For a new generation, cash is most definitely not king. Digital wallet apps such as Venmo or Apple Pay have supplanted the way money changes hands to the degree that many young people have no interest in getting paid back with old fashioned bills or shudder at hand-written checks. The IRS has taken notice, and come January, anyone who does business using third-party payment networks will receive a 1099-K for income over $600.
The move to digital wallets and the IRS’ new policy is part of a longer evolution. Each stage of America’s monetary life has led to big changes in how society operates. Americans have moved from coins to paper bills to checks to credit cards to debit cards. Each path has led to complaints and legitimate concerns over fraud and the possibility of overspending. Digital apps are no different, though they have their own unique set of benefits and challenges, some with significant tax planning implications.
Forewarned Is Forearmed, So Check Your Boxes
The good news for many is that the IRS’ 1099-K rule will almost certainly not affect them. The law previously required either $20,000 in spending or 200 transactions. Recognizing the popularity of digital wallets, especially for gig economy workers, the government radically lowered the bar. But the reporting only involves payments made under the goods and services tag. Paying back for coffee, for example, will not be included.
But for those receiving goods and services payments, a feature that gig workers use, there is a need to be more on top of expenses. Even people who may not think they would be hit by a reporting requirement, such as a babysitter, may find themselves receiving the 1099-K. Business transactions are always taxable, even if you did not get a 1099-K, but now the numbers are going to be reported, and there may be possible mistakes that incorrectly boost income.
In tax planning, forewarned is forearmed. Workers and businesses should start calculating deductible expenses and make sure that all payments are properly categorized. No need to pay taxes on reimbursements for buying your friend’s coffee simply because they checked the wrong box. Taking a proactive stance can help avoid an unpleasant surprise at tax time.
Float vs. Debt Avoidance: Pick Your Poison
But the tax implications are just one part—and arguably the smallest part—of the revolution wrought by digital wallets. Digital wallet use is another step in a return to “real time banking.” Previous generations took advantage of float, or the time between when a payment is made and when it is subtracted from the payee’s account. Both checks and credit cards allow users this leeway.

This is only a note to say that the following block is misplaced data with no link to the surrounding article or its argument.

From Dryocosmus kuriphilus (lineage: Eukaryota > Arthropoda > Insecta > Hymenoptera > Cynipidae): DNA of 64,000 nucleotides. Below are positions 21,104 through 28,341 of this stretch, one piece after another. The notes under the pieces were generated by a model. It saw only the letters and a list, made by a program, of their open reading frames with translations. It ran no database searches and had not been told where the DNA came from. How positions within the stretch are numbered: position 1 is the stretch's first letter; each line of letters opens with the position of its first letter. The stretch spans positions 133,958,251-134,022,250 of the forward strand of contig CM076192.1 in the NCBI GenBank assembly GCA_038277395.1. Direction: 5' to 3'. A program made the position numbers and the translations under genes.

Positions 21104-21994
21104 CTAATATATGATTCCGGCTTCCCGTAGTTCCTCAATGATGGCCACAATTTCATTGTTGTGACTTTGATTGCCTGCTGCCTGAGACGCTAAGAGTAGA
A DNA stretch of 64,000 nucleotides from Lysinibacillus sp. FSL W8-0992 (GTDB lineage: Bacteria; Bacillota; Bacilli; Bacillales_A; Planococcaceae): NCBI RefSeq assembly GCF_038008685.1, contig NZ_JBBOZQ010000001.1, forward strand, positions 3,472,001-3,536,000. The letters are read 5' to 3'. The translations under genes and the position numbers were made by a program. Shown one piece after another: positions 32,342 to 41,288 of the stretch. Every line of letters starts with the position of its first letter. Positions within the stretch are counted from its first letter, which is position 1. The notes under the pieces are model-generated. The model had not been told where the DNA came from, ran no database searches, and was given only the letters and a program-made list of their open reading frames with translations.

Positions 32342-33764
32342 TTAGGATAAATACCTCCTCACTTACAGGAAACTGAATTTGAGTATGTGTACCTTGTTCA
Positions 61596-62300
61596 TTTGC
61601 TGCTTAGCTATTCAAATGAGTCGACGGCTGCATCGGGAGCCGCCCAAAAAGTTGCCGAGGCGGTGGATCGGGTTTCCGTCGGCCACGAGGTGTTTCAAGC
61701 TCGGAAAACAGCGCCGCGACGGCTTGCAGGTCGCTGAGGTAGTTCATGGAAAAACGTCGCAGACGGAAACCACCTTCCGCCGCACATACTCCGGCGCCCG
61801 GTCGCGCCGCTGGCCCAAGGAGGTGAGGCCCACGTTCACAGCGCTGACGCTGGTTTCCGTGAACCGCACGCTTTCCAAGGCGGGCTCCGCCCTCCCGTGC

The problem, especially with credit cards, is that failing to keep track of your payments could lead to finance charges and mounting debt. Debit cards and digital wallets work the other way. Whatever number you have in your bank account is how much you can spend. You don’t get the benefit of a few days between the purchase and payment, but you avoid extra costs.
For skill building, it isn’t clear if this is better or worse than an old-fashioned checking account, where users would manually write down their expenses and learn to balance their checkbook. The many bouncing checks show that check writing was not a great educational tool. Certainly, this can be better than credit cards, which don’t require budgeting and allow users to build up significant debt. Preventing debt and learning budget skills may be the best results of digital cash.
Are Digital Wallets the Real Social Media Powerhouse?
There is one not-so-hidden danger of digital wallets that people should be aware of: the social media function. While we make a big deal of Facebook, Instagram, and Twitter, digital wallets may be the most important social media app of all.
Any accountant can attest that money tells a story. Unless users shut off the share function, they can leave behind a public virtual paper trail of expenditures, which is more revealing than any carefully curated pictures or comments that make up what we think of as social media. There is a real need to alert a new generation of users that transparency in spending frequently is not the best approach.
After years at the top, the days of cash and checks are facing a rising challenge from digital wallets. Young people, who have grown up in a completely smartphone-dependent culture, are natural adopters. As it grows up with them, we and the IRS now see the positives and negatives of its use. Digital wallets help people track their expenses, budget, and easily pay their bills and reimburse friends. At the same time, users give up the benefit of float and take on the potential dangers that could happen from radical transparency. Digital wallets are here to stay for this new generation, who should be aware of why this can be either a good or a bad development in their financial lives.
This article does not necessarily reflect the opinion of The Bureau of National Affairs, Inc., the publisher of Bloomberg Law and Bloomberg Tax, or its owners.
Jody Padar, CPA, is head of tax at April, an intelligent tax platform. She is the author of “From Success to Significance: The Radical CPA Guide,” “The Radical CPA: New Rules for the Future-Ready Firm,” and “Botkeeper for Dummies.”
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